Besides being delicious, parched wild rice cooked slowly in hickory nut milk is a great example of indigenous nutritive knowledge hidden in traditional foods. It's also a damn good wild rice recipe.
To understand the tradition better, as well as why you'd ever cook rice in nut milk, it's important to know what kanuchi or hickory nut milk is. Before I describe the recipe, I'll discuss the nut milk process in brief, as well as touching on the exact type of wild rice to use and why.
Kanuchi / Hickory nut milk
The biggest reason I gather shagbark hickory nuts is to make hickory nut milk. Unlike some other nuts I harvest like black walnuts and butternuts, shagbark hickory nuts have a shell that's thin enough to be mashed up with a heavy tool. Traditionally hickory nuts are gathered and dried, then pounded in something called a botagen until the nuts and shells for a sort of rough paste called kanuchi.
You cook the paste of nut meats and shells in water, cooking it until the whole house smells like the soul of a pecan. After the nut milk tastes good, you stir it, then stop and wait for a minute. The shells, being denser than the nut meat, sink to the bottom, while the nut meats float or rise. You ladle the nut milk off of the shells in the bottom, and then drink it or use in recipes.
The traditional nut milk is delicious, but after the first round of nut milk, you can pour an additional batch of water over the already once-cooked shells and nut meats and cook it again to make what I call the "second wash". The second nut milk is much lighter that the first, but it still has lots of flavor.
As tempting as it would be to try and cook wild rice in pure nut milk, the second wash is better since it’s not thick. Cooking wild rice in pure nut milk will give a sort of clumpy, sticky rice that’s a bit too heavy. This wild rice won’t taste like hickory nuts, but you’ll notice a sort of weight to it as you eat--it’s more filling, and sustaining than just wild rice by itself. It’s a perfect example of nutritional knowledge passed down, tucked away inside cultural traditions, as well as being a great hickory nut recipe.
If you’re thinking this is impossible to make without a hickory nut tree near you, don’t worry-whipping up a weak nut milk is easy with a blender, just puree two cups of water or stock with 1-1.5 tablespoons of nuts or seeds of your choice, toasting the nuts or seeds (especially sunflower seeds) while not a requirement, can add an extra dimension, and should be done if your nuts have been in the freezer, as mine often are.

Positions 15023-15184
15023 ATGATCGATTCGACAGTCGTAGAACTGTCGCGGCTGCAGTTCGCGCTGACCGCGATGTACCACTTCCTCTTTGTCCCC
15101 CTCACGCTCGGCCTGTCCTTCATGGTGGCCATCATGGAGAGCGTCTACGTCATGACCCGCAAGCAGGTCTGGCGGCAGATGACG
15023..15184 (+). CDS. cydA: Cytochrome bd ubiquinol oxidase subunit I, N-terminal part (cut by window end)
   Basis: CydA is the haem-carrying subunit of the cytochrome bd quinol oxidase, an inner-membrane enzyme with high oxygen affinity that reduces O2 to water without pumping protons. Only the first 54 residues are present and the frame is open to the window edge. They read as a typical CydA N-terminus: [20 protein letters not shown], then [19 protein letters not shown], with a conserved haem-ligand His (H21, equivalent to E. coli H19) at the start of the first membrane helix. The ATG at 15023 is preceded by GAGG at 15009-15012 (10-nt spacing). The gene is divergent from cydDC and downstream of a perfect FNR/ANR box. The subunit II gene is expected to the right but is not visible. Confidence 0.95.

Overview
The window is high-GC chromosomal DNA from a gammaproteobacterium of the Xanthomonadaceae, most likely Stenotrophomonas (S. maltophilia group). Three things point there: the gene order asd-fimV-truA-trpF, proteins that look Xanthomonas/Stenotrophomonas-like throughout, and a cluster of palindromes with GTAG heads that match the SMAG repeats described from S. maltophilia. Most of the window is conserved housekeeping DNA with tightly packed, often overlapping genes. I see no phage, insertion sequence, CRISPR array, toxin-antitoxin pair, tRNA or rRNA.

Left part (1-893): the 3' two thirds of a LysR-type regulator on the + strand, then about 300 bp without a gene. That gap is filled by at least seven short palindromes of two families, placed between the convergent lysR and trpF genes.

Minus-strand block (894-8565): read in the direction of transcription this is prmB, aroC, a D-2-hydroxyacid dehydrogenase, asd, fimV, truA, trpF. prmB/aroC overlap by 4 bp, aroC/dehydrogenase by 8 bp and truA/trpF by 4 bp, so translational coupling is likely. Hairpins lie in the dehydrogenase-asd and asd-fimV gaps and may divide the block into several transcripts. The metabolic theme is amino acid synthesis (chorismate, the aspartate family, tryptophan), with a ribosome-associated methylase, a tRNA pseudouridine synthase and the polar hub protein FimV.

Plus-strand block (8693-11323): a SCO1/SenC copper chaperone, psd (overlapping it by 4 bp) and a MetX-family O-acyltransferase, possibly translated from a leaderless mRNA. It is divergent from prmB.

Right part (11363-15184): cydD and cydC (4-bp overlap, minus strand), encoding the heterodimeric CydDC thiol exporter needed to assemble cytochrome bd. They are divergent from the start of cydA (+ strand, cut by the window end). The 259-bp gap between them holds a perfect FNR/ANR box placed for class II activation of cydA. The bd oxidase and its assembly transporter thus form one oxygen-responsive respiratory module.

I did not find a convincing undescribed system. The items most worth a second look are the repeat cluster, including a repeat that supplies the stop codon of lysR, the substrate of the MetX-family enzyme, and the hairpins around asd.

Parched / Natural Wild Rice
For this recipe to work you must use the right wild rice. If you're a regular reader of this site you'll know how much I love natural wild rice, or rice that's been parched after harvesting.
Parched rice cooks up in under half the time of black paddy rice, and has a much lighter weight to it as it doesn't soak up as much water while cooking. Black paddy rice has a darker, robust flavor that can sometimes taste stale to me. Parched wild rice is light, delicate, and so pleasing to eat many of my friends eat bowls of it for breakfast.
If you want to know more about the differences of wild rice, see my longer post and purchasing guide on wild rice linked at the bottom of this post.
Breakfast wild rice
This can be a savory side dish, but I probably eat it the most myself as a breakfast dish. If you haven't tried breakfast wild rice you're missing out. Just cook some parched wild rice, warm it up with some of your favorite fruit (apples and blueberries are great) and some toasted nuts, maple syrup or hickory syrup, butter, oil, and whatever else you want. It's a delicious substitute for oatmeal or cereal. Below is one of my favorite combinations.
Wild Rice Cooked in Hickory Nut Milk
- 1 cup parched wild rice
- 2 cups hickory nut milk the second wash
- ½ teaspoon kosher salt plus more to taste
- 3 tablespoons hickory nuts
- 3 tablespoons hickory nut oil or unsalted butter
For a savory dish
- Chopped Italian Parsley to garnish (optional)
For a sweet dish
- maple syrup or shagbark hickory syrup, to taste
- Unsalted butter, to taste
- Fresh berries and diced apples, etc
- Bring the hickory nut milk, wild rice, and salt to a simmer, then turn the heat to low and cook until the milk is absorbed, about 20 minutes.
- Fluff the rice, adding the hickory nuts and oil, and allow to rest and steam to gently finish cooking the rice.
- Finally, double check the seasoning for salt, adjust as needed, toss in the parsley and serve.
For breakfast wild rice
- For a sweet version, omit the parsley. Sweat some peeled, diced apple in a little oil until hot, then add a handful of blueberries, the wild rice, and a drizzle of oil and heat through.
- Toss in a handful of toasted nuts at the end. Serve in warm bowls with maple or hickory nut syrup and soft butter on the side.